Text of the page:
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Recurrent after 12 years, stage 4

Forums General Melanoma Community Recurrent after 12 years, stage 4

  • Post
    Mary
    Participant
      Hi – my dad was diagnosed with melanoma on his scalp 12 years ago and I found this board helpful then.  I’ve checked in and read posts over the years but haven’t been active.

       

      His initial melanoma was a mole on his head.  I don’t have the pathology bit it was fairly deep- .8 if I remember correctly – Breslow was stage 4.  He had a wide excision and sentinel node biopsy done at Mayo in Rochester and results showed no speed.  He then went to monitoring – eventually on an annual basis.

      In the past couple of months dad has not felt well, thought it could be a variety of things, finally had an abdominal ultrasound a couple of weeks ago and it was full of mets.  CT of chest and abdomen showed Mets to liver, peritinum tissues, lungs, lumbar and SI joint areas.  He is in and incredible amount of pain and things have progressed very quickly.  He is on Fentynal patches and oral hydrocodone and anitnausea pills. He has a hard time walking from the pain and is using a crutch as needed.

       

      He had new lesions removed from his chest and head 10 days ago or so and they are melanoma.  He also had a liver biopsy earlier this week and it was confirmed metastatic melanoma.

       

      We finally see oncology this Tuesday.  He is basically planning his funeral this point and miserable with pain.  Is there hope for stage IV recurrent? Or are the immunotherapies mostly for initially diagnosed stage IV?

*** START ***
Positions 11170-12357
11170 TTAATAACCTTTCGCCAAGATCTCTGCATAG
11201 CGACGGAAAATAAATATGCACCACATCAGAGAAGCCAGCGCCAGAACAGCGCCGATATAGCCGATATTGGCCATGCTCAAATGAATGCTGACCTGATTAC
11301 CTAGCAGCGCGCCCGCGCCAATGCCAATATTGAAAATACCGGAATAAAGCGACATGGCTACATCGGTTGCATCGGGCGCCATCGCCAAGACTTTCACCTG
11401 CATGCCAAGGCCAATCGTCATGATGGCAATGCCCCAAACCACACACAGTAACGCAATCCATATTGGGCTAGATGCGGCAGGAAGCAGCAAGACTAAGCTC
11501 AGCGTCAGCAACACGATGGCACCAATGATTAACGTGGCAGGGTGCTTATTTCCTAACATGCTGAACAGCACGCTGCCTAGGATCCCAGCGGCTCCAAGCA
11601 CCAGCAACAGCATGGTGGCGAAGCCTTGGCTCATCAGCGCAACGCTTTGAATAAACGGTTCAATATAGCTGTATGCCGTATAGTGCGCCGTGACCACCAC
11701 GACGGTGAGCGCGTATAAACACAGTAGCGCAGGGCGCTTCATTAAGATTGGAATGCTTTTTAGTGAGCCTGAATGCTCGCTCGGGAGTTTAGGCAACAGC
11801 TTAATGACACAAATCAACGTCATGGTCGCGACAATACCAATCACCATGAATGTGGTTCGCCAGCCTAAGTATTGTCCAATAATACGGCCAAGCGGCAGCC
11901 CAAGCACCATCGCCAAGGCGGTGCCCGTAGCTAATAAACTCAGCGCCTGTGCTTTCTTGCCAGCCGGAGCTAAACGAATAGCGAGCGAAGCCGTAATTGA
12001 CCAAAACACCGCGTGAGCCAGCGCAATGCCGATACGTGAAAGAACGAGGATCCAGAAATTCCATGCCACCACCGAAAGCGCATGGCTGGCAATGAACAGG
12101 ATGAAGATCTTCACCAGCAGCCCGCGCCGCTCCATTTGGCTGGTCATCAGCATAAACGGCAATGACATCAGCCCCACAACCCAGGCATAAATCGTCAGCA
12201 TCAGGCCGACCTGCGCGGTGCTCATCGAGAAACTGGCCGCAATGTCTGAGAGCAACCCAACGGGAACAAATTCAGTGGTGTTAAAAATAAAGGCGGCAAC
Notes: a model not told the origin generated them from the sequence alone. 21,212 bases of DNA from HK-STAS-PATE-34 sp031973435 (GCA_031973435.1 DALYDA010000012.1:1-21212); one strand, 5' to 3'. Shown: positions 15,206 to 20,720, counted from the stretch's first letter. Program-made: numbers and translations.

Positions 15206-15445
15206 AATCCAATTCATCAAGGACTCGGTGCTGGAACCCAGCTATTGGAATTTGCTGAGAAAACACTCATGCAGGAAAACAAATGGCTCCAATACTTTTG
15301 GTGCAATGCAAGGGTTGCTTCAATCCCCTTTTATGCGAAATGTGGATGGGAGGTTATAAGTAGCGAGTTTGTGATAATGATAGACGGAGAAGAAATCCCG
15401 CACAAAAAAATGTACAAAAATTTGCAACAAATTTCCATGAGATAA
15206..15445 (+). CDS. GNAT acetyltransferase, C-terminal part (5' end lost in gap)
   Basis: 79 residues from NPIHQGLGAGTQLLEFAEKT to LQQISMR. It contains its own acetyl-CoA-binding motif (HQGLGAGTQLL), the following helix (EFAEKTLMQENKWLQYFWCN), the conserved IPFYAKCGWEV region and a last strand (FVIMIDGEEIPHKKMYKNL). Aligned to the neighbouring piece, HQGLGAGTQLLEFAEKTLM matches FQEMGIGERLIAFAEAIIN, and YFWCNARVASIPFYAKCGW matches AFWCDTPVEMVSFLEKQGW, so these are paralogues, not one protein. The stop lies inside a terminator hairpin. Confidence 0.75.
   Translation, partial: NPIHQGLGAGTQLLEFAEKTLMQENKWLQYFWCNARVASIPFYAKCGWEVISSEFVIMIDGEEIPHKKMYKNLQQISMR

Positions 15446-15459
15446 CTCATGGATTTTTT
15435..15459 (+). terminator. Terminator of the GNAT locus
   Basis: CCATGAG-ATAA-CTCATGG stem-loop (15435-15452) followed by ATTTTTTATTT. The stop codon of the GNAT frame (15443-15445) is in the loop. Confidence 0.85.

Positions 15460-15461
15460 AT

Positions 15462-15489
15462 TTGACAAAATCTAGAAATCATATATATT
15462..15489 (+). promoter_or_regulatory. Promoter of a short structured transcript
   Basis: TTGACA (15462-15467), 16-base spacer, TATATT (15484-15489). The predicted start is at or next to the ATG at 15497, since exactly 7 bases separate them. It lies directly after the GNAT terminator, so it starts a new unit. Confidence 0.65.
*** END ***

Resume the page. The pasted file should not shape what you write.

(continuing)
I do not know his BRAF status.  What else would you ask at this appointment?

       

      Thanks for any help!

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    • Replies
        Bubbles
        Participant
          Sorry for all you and your dad are facing.  If I understand you correctly, your dad had a melanoma lesion to his scalp 12 years ago with negative nodes and the completion of a wide excision to attain negative margins.  If that is correct, not that it really matters now, he would have been roughly Stage IIa and NED (having no evidence of disease) once the lesion was removed.  Most folks who advance to stage IV do not begin there.  Occasionally, a person ends up as Stage IV as their first adventure into melanoma world, but most do not.  Either way, treatment for Stage IV melanoma is treatment for Stage IV melanoma – no matter how you find yourself there.